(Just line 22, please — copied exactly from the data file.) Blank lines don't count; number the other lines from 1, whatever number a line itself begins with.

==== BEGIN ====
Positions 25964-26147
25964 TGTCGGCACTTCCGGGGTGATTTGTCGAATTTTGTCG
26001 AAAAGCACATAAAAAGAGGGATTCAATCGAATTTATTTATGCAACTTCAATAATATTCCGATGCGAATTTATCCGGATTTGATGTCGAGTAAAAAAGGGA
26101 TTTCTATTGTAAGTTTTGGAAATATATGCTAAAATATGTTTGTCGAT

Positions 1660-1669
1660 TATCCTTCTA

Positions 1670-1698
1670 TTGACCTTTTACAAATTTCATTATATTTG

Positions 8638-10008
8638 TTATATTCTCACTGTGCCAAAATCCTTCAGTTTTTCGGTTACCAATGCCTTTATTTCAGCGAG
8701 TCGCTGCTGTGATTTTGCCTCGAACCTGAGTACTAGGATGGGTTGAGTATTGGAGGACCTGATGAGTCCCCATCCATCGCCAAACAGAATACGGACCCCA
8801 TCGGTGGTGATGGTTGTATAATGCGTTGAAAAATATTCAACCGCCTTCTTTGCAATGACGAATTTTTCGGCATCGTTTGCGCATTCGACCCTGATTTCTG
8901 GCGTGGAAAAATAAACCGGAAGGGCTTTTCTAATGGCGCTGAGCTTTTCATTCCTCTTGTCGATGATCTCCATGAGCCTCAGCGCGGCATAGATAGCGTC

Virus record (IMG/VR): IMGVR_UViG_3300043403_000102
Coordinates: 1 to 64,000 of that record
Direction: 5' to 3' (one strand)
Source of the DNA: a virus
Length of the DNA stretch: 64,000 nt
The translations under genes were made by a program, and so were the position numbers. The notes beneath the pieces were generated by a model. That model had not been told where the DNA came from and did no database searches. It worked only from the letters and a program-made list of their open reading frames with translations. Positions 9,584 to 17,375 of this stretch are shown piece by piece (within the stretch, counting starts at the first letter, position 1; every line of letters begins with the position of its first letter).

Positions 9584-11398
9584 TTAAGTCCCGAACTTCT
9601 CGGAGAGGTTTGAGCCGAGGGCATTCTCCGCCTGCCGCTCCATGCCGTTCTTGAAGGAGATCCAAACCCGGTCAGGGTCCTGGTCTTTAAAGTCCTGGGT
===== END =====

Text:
9601 CGGAGAGGTTTGAGCCGAGGGCATTCTCCGCCTGCCGCTCCATGCCGTTCTTGAAGGAGATCCAAACCCGGTCAGGGTCCTGGTCTTTAAAGTCCTGGGT